'It is imperative that management and operators discharge the necessary PPE to meet their health and safety obligations in the workplace'
A new directive from Canada’s chief public health officer is being applauded by unions representing healthcare workers.
Directive #5, issued by Theresa Tam, provides clear guidance on the issuance of personal protective equipment (PPE) to healthcare staff working on the front lines.
In particular, the unions had positive words for the government requiring hospital and long-term care facilities dealing with the COVID-19 outbreak to provide their staff with N-95 or superior protection masks, face shields and other equipment.
The updated standards include improved precautionary measures that put worker safety first, says Sharleen Stewart, president of SEIU Healthcare.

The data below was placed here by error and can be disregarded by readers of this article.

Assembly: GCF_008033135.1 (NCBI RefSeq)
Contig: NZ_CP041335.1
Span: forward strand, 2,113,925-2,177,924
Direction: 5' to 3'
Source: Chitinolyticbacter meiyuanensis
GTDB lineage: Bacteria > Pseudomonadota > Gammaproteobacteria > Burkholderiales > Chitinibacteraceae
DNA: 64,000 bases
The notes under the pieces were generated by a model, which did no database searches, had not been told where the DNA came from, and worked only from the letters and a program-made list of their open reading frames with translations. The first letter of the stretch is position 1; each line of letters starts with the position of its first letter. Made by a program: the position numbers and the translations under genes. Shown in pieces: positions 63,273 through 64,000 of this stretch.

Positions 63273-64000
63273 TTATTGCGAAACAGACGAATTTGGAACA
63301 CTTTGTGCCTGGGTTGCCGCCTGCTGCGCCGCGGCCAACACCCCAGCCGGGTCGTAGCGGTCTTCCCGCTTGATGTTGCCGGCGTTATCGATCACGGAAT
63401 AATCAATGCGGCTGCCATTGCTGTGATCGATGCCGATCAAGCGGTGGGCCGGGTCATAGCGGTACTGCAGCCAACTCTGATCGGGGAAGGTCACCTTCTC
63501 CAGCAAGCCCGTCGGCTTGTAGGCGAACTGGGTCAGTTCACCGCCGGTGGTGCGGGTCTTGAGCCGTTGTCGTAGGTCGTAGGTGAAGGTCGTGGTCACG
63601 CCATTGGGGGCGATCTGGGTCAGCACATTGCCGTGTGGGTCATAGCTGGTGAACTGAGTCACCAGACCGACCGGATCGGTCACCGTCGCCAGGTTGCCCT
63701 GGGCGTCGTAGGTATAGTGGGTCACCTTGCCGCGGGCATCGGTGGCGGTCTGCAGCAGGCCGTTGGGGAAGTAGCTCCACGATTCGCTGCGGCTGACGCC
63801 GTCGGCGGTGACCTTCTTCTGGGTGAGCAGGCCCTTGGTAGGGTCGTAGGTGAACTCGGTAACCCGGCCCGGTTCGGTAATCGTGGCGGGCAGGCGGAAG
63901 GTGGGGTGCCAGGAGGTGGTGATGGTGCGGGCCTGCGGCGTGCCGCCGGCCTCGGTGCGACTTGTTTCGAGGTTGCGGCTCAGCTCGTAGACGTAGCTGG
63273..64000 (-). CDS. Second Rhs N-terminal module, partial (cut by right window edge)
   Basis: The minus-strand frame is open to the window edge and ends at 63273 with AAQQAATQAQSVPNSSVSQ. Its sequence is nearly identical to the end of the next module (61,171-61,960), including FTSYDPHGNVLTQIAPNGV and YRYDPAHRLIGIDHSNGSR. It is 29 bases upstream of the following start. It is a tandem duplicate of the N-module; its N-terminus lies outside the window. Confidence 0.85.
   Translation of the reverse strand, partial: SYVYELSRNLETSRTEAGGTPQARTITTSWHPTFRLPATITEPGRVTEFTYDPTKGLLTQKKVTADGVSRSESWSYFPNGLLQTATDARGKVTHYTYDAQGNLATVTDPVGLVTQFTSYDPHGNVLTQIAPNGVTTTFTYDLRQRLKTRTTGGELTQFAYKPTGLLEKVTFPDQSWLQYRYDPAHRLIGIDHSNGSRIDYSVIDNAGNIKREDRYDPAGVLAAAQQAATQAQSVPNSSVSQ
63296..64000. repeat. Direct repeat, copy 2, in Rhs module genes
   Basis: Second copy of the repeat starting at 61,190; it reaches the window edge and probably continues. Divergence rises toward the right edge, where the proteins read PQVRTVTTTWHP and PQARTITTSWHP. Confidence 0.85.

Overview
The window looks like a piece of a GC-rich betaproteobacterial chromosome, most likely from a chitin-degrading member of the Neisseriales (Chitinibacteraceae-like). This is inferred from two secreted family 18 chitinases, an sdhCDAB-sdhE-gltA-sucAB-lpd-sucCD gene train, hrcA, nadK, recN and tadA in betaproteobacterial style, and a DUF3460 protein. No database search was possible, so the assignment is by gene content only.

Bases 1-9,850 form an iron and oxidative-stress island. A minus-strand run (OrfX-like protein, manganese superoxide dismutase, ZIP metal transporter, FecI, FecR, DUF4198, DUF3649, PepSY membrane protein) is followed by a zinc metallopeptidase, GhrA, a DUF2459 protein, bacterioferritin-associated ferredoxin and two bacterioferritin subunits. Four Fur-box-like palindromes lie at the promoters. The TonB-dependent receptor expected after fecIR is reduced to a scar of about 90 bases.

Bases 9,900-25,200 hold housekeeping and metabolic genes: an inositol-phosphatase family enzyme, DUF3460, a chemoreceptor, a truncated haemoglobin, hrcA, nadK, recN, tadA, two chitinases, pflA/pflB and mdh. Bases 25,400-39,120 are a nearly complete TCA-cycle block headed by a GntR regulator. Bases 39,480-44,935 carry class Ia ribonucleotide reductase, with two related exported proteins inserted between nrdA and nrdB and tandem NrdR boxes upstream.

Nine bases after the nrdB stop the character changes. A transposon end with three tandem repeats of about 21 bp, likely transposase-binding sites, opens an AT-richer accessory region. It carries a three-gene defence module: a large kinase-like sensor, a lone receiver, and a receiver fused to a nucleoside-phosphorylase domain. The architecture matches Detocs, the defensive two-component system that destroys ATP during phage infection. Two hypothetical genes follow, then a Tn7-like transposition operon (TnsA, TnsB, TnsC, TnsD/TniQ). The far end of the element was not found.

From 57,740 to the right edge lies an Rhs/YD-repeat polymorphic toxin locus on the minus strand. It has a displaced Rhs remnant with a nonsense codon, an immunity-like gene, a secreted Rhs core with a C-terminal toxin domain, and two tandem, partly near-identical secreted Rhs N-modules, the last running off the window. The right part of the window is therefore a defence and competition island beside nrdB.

“It is imperative that management and operators discharge the necessary PPE to meet their health and safety obligations in the workplace.”
As many healthcare workers across Canada battle the coronavirus outbreak, a second health crisis may emerge that could debilitate that workforce: moral injury.
The enhanced standards state that if a healthcare worker in a facility in outbreak comes in contact with a suspected, probable or confirmed case of COVID-19 in a patient or resident where two-metre distance cannot be assured, that healthcare worker can determine if a fit-tested N-95 respirator or approved equivalent or better protection is needed and, if so, must receive it.
The use of face coverings is now mandatory in all public indoor settings across Ontario, such as businesses, facilities and workplaces.
In July, the federal government launched an Essential Services Contingency Reserve where essential service organizations could apply for temporary, urgent access to personal protective equipment (PPE) and other critical supplies.